|There are only10 in this photo because one of our young women came the next|
day because of her work schedule. We finished with all 11.
We wore clothing to echo the period of the 1850's. We set aside our electronics and other conveniences. We pulled our belongings in handcarts designed from measurements taken from original rigs used by the Mormon Pioneers and built by local Amish craftsmen. We did all this to remember and honor the early members of our church who had to leave the boundaries of the United States and settle in Utah Territory in order to find religious freedom. They were driven from several states with extermination orders on their heads because of a complex mix of economics, politics and the religious atmosphere of the day.
This is the 5th time I've participated in one of these Pioneer Treks, as they are called in our church. They happen every 4 years so that every teenager who wants to can participate in at least one. I've been a Ma once before, exactly 20 years ago. Four years later I was a youth leader and helped oversee the planning of the whole event. In 2005 I had a role on the backup committee, helping behind the scenes to make sure the front-end experience was as it should be. They gave me the year off in 2009, other than preparing 2 of my own kids to be on the trek itself. In 2013, I came up for one afternoon to help with some pioneer-themed games and activities.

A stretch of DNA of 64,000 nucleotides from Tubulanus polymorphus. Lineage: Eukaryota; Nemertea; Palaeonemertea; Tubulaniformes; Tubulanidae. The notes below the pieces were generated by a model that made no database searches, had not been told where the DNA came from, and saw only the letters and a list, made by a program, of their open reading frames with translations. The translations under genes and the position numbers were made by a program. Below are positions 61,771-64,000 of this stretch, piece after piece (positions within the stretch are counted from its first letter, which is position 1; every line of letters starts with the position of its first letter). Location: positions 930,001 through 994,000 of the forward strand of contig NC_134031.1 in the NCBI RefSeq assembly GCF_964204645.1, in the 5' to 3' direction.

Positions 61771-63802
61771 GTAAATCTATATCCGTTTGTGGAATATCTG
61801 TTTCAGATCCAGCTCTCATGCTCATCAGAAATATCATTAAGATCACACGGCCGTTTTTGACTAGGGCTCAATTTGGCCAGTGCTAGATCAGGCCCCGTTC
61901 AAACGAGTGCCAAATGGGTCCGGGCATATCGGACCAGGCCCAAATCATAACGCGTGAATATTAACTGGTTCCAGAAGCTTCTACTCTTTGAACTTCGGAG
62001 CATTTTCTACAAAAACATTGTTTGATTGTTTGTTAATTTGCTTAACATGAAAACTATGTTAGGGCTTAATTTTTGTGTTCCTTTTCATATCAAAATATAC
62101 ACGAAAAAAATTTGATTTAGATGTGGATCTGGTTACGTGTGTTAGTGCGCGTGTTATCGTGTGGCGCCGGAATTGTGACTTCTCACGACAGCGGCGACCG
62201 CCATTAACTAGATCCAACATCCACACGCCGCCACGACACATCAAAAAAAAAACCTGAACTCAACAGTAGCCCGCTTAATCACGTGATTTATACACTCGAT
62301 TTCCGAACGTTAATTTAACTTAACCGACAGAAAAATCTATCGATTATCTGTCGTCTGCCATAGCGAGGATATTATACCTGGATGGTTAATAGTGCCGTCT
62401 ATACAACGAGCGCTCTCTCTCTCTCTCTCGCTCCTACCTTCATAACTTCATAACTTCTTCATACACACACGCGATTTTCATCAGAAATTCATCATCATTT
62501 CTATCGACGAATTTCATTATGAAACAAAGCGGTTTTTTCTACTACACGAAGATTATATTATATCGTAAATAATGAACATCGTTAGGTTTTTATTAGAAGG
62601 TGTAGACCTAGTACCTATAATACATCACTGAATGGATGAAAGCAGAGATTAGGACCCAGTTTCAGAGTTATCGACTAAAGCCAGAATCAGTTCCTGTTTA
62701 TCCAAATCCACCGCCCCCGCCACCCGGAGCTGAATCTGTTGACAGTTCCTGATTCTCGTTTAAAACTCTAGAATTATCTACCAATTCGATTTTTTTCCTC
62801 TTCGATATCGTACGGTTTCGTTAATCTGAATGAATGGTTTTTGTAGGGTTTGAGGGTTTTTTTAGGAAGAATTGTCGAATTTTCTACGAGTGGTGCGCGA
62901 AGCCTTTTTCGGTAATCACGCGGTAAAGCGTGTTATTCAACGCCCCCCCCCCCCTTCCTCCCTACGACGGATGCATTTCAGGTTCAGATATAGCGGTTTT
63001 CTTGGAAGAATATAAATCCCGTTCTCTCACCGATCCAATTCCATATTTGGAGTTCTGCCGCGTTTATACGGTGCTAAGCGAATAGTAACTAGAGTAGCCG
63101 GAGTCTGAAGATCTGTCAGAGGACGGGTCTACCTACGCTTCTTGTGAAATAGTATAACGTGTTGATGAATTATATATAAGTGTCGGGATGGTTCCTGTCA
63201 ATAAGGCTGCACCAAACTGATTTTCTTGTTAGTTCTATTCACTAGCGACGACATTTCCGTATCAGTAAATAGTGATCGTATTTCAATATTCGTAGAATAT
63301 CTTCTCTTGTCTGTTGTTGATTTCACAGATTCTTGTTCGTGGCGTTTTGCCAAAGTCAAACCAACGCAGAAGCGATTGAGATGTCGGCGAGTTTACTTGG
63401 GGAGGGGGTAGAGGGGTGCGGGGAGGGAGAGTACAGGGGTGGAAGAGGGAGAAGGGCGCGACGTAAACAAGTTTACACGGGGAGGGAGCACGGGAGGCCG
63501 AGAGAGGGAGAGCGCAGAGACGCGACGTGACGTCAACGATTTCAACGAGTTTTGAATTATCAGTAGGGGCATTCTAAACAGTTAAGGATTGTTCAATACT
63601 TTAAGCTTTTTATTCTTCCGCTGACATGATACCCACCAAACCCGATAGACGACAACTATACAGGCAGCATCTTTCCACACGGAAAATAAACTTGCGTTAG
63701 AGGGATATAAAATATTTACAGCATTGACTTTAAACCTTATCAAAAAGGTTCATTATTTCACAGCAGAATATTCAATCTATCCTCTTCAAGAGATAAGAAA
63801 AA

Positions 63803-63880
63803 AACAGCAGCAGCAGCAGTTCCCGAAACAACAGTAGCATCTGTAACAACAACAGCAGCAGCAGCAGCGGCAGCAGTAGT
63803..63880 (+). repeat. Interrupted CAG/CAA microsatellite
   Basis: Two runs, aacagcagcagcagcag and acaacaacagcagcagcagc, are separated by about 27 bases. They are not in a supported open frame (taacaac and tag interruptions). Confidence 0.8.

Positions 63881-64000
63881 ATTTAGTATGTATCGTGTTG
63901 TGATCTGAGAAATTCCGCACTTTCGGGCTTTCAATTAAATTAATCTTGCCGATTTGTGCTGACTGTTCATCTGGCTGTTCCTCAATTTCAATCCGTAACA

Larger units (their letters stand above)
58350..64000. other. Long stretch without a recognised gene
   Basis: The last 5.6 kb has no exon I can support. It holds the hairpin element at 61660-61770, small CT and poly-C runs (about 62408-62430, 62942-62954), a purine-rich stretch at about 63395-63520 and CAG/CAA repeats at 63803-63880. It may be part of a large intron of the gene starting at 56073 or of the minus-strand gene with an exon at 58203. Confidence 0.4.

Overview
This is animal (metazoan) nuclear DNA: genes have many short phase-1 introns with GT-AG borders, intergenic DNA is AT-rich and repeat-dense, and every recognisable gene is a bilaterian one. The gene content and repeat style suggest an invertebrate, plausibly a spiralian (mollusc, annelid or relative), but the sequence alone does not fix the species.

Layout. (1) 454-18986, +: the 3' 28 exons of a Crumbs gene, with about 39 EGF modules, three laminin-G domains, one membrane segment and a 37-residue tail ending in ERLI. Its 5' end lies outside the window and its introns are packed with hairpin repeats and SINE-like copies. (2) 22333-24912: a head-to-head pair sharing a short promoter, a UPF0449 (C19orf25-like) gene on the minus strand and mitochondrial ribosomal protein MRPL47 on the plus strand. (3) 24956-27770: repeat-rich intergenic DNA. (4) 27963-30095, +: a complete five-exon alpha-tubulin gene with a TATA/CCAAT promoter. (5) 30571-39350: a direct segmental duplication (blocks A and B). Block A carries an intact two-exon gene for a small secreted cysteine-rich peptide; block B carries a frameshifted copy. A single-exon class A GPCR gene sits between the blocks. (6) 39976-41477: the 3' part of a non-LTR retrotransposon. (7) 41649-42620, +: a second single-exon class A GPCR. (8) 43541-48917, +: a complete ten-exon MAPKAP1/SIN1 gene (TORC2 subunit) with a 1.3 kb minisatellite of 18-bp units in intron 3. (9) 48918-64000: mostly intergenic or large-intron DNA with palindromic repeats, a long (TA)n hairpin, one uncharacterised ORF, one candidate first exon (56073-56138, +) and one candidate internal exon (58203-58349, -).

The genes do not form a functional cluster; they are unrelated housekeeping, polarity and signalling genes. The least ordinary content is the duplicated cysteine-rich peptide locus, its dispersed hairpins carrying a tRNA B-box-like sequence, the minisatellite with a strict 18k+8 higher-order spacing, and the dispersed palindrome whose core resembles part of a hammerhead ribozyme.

Because of all these previous experiences with this particular activity, and knowing intimately what goes into the planning, AND being 20 years older than the first time I ever did it, I was pretty anxious about participating. Being in charge of one of these is TOUGH. I still feel the faint sting of some of what I went through in 2001 after being on the hot seat for most of the decisions.
During the training this spring and summer, I felt this weird combination of knowing exactly what I was doing yet feeling such doubt in my abilities. I felt like I wasn't well-prepared because we had to miss some of the training due to Sara's wedding. I was worried I was too old. I second-guessed myself and thought about dropping out. I was close to psyching myself out of the whole deal.
I'm glad I didn't, of course. In the end, it was a sweet experience to endeavor to forget myself in the service of these lovely kids who didn't give up and gave it their all and learned how strong they are. They learned about sacrifice and doing things on the strength of principles rather than popularity. They learned about having the courage to stand out from the crowd because of convictions that feel good and right and true.
And it was my honor to watch and learn from them.
|My amazing crew. Our group fought to have turns in the yoke to pull. The|
joy and pride they felt in showing their strength was obvious.
|We cooked over fires and camped under the stars.|
|We pulled thousand-pound carts over the rough, rocky woods of southern PA.|
|We pulled some more. All together there were probably around 120 kids.|
|We pulled for fun.|
Here's a little video I made.